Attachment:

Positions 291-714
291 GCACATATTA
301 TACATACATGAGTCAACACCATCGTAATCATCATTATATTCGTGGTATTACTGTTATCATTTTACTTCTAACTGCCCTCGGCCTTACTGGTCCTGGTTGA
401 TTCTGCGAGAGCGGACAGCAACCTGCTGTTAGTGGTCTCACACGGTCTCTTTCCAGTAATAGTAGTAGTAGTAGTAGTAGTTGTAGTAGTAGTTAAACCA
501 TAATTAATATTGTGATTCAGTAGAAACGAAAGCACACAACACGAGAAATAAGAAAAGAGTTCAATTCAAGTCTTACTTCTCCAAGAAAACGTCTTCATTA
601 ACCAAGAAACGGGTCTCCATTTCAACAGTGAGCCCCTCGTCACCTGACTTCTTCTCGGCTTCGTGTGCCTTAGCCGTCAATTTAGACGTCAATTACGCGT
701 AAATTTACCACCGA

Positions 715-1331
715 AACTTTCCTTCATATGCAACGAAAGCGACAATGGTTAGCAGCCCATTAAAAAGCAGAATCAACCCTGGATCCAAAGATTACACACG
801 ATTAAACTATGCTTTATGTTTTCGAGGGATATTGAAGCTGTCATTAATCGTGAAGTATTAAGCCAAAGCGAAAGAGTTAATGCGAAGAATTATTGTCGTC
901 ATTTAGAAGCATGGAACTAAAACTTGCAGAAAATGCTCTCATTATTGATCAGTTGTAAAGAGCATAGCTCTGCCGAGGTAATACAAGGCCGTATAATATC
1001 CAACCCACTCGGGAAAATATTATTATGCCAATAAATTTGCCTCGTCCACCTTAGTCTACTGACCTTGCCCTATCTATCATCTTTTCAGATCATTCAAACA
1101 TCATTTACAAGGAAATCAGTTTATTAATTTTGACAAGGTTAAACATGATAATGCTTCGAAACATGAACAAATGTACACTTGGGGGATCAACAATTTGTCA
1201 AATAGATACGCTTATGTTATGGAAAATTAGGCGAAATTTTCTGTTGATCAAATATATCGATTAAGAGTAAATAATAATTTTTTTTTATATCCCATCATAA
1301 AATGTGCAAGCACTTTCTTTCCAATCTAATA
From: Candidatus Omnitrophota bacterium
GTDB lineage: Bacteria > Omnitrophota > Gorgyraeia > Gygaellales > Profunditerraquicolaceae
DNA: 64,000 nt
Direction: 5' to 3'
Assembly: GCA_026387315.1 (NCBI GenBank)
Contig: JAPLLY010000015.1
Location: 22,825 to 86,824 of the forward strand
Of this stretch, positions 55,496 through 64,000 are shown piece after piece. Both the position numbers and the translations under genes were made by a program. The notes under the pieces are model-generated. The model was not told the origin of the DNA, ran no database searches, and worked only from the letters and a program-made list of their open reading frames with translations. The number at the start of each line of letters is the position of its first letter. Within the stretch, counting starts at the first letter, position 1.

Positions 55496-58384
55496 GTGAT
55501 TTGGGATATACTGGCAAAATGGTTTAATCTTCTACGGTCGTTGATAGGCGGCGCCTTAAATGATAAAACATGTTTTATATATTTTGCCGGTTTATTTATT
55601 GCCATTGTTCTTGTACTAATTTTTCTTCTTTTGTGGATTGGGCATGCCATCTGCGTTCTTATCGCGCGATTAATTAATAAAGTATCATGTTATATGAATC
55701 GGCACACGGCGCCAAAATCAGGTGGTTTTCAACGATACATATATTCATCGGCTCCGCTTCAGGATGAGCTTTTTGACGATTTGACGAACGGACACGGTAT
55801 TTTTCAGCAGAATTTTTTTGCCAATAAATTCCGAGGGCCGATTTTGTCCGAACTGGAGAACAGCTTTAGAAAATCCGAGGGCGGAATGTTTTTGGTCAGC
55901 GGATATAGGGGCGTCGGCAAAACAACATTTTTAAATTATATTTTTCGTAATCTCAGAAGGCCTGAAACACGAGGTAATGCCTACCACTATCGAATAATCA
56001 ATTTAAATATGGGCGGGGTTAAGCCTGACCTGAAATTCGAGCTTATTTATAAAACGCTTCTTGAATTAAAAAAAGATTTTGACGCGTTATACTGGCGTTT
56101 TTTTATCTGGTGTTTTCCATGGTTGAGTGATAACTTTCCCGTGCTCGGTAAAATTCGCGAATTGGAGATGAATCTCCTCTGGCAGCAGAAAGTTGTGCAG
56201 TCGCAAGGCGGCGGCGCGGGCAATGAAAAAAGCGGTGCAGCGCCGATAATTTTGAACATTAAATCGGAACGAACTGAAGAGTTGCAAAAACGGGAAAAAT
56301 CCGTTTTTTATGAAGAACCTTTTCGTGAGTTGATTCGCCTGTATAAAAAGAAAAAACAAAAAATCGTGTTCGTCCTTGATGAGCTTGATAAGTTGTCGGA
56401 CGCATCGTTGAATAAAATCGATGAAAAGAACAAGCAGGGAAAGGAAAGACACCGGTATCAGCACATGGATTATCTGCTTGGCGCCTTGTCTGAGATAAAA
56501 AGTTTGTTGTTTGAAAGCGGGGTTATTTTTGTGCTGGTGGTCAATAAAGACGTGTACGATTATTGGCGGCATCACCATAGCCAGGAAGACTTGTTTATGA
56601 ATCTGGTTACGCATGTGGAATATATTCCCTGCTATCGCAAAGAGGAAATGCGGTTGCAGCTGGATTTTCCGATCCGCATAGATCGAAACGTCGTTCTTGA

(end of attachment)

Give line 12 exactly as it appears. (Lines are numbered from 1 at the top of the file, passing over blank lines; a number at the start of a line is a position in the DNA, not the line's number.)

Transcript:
1001 CAACCCACTCGGGAAAATATTATTATGCCAATAAATTTGCCTCGTCCACCTTAGTCTACTGACCTTGCCCTATCTATCATCTTTTCAGATCATTCAAACA